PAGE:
Vitamins and Minerals: There are some supplements and foods that can help with sleeplessness during pregnancy  – make sure you’re getting enough Vitamin D (thing fatty fish such as mackerel or salmon plus a great reason to get outdoors in the sunshine to absorb it) and magnesium (green leafy veg, bananas, avocados). You can also buy magnesium oil sprays that are absorbed through the skin.

Avoid stimulants: This might seem obvious, but if you’re snacking more than normal to keep your energy levels up during the day, you might be consuming caffeine, sugar or other additives such as flavour enhancers and preservatives that can interfere with sleep. Be especially mindful of your evening meal being low GI, as preservative free as possible and healthy.

Insomnia can be incredibly frustrating during pregnancy and in the back of your mind you’re thinking, “I’m not going to get any sleep when the babies arrive!”, which just adds to the cruelty of it all. Be kind to yourself. Set realistic expectations during the day when you’re tired – you are already doing an amazing job so please just make taking care of yourself the biggest priority.

Are barefoot shoes for kids better than “supportive” footwear?

Are barefoot shoes for kids better than “supportive” footwear?

I want to talk about supportive shoes for children, or rather NOT putting children in supportive shoes. A disclaimer first – I am not a medical professional. I am a mum of three, simply speaking about my own experiences and reiterating the advice of many passionate podiatrists. Having been educated on this issue myself over the past 5 years, I’m so grateful for what I’ve learned.

If you’re anything like me, you’ve heard the mantra of “children need supportive shoes for their growing feet”. My own parents were given this parenting advice and followed it diligently. I found myself clip-clopping off to school in a brand new pair of Clarks shoes each year that ticked all the boxes of “arch support”, “cushioned heel cup” and “durable soles”. They cost a pretty penny, looked smart and were about as comfortable as a trip to the dentist for the first 4 weeks. As my own kids started approaching school age, I was making my own transition to more minimalist running shoes under advice of a podiatrist. I started seeking advice about school shoes for my kids and had everything I had previously learned about kids shoes turned on it’s head.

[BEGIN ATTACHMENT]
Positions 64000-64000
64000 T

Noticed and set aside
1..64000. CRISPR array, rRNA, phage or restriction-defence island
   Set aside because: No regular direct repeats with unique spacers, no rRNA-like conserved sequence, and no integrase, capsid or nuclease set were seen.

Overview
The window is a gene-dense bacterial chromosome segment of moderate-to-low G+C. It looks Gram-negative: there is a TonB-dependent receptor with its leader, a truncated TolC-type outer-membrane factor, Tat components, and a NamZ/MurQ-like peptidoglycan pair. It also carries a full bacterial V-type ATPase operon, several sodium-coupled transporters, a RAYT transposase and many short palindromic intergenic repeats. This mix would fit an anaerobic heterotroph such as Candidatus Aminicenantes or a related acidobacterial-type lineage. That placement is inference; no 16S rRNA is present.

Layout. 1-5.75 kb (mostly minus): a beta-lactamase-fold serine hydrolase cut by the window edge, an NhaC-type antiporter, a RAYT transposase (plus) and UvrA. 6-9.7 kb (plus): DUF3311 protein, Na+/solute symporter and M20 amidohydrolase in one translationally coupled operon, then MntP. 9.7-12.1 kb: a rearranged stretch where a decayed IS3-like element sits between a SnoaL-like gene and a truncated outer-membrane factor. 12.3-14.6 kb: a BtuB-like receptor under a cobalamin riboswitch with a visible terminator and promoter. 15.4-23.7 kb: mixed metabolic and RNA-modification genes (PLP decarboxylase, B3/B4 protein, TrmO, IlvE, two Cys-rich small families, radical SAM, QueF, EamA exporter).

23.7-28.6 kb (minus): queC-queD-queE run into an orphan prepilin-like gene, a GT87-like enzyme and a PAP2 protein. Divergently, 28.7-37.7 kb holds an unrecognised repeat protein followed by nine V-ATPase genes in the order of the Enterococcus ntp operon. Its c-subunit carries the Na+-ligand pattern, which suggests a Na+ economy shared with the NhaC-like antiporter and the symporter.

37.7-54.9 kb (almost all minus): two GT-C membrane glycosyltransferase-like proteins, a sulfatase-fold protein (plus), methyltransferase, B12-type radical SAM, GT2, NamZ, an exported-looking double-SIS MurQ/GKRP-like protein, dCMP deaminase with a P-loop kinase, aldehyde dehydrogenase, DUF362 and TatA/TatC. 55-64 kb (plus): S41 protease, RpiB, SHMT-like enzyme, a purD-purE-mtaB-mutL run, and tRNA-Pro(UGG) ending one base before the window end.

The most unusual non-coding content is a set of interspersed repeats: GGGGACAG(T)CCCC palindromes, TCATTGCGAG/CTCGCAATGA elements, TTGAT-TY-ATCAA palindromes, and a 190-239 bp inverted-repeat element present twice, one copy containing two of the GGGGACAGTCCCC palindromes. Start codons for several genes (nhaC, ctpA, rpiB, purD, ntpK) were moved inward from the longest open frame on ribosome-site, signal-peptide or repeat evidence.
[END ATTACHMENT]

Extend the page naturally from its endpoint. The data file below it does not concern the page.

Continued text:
Now, I need to mention that this article is referring to regular, healthy kids feet. There are indeed some cases where a deformity or weakness in the foot structure may indeed require some sort of support, but will discuss that more later on. If in doubt, see a podiatrist and if still in doubt, talk to several. I am a huge advocate for getting a second opinion!

Are barefoot shoes better for kids?

Children’s feet are inherently healthy. They have 33 joints in each foot and they know how to move them. Have you paid attention to how much a baby or a toddler can stretch and wiggle their toes? Joints are there for one reason – to bend and move! If you’ve ever had a joint immobilised for a period due to injury, you’ll know how weak the muscles around it are when you’re finally allowed to start moving it again.

Placing our children’s healthy, mobile feet in supportive, rigid shoes when there is no problem is done under the belief we are helping them. In reality, many shoes stop a lot of those 33 joints from moving, causing the muscles to become weak. This can potentially lead to a host of issues down the track with balance, coordination and misalignment in the feet.

Why do toddlers rip their shoes off at the first opportunity? Because they’re uncomfortable! I’ve heard parents claim their child has flat feet or that their feet roll inwards so they need arch support. Feet come in a variety of shapes, just like other parts of our bodies – unless there is a problem, maybe your child just has flat feet? It’s also very common for young children to have feet that roll inwards slightly and this usually corrects itself as the foot develops and strengthens. Consult a podiatrist first before actively “fixing” them with supportive shoes. On that note, get a feel for your podiatrist’s way of thinking. Some are quick to “correct” most feet with orthotics, while others focus on the strengthening and functionality of the feet themselves.